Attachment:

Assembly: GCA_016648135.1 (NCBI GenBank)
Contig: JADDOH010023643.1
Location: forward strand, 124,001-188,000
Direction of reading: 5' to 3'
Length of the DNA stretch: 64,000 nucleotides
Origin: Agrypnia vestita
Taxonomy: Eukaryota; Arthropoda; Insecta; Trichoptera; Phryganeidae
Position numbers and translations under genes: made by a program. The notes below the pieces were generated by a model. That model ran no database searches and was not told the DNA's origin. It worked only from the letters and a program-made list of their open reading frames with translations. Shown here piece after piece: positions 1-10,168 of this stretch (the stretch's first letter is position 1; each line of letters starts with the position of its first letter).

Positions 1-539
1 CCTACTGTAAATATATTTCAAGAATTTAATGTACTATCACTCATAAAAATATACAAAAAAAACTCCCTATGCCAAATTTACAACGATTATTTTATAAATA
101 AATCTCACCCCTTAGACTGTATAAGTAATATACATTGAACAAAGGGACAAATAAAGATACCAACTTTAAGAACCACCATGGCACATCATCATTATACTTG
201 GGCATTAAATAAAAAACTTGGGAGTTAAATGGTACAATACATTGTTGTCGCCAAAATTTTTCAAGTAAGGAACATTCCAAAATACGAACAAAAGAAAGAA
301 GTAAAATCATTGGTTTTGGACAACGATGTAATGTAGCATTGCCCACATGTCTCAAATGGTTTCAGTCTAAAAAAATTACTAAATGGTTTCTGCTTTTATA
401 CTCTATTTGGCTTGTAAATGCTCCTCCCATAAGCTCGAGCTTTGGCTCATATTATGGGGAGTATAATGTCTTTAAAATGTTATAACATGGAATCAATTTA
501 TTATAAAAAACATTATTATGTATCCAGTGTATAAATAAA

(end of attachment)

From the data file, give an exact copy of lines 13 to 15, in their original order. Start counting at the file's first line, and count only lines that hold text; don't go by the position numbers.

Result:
301 GTAAAATCATTGGTTTTGGACAACGATGTAATGTAGCATTGCCCACATGTCTCAAATGGTTTCAGTCTAAAAAAATTACTAAATGGTTTCTGCTTTTATA
401 CTCTATTTGGCTTGTAAATGCTCCTCCCATAAGCTCGAGCTTTGGCTCATATTATGGGGAGTATAATGTCTTTAAAATGTTATAACATGGAATCAATTTA
501 TTATAAAAAACATTATTATGTATCCAGTGTATAAATAAA